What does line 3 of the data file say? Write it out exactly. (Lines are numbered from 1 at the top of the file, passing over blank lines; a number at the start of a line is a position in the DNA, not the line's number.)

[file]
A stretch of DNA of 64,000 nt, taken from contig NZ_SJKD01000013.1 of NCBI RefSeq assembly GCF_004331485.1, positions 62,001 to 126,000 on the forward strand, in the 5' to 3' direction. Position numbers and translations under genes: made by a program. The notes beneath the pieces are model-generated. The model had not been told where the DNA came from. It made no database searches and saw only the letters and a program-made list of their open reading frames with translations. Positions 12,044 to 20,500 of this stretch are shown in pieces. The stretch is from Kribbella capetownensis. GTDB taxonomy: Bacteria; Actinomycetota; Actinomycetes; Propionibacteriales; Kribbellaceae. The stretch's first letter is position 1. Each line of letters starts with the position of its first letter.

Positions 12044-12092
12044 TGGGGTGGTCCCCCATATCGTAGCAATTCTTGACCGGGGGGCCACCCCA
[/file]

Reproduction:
12044 TGGGGTGGTCCCCCATATCGTAGCAATTCTTGACCGGGGGGCCACCCCA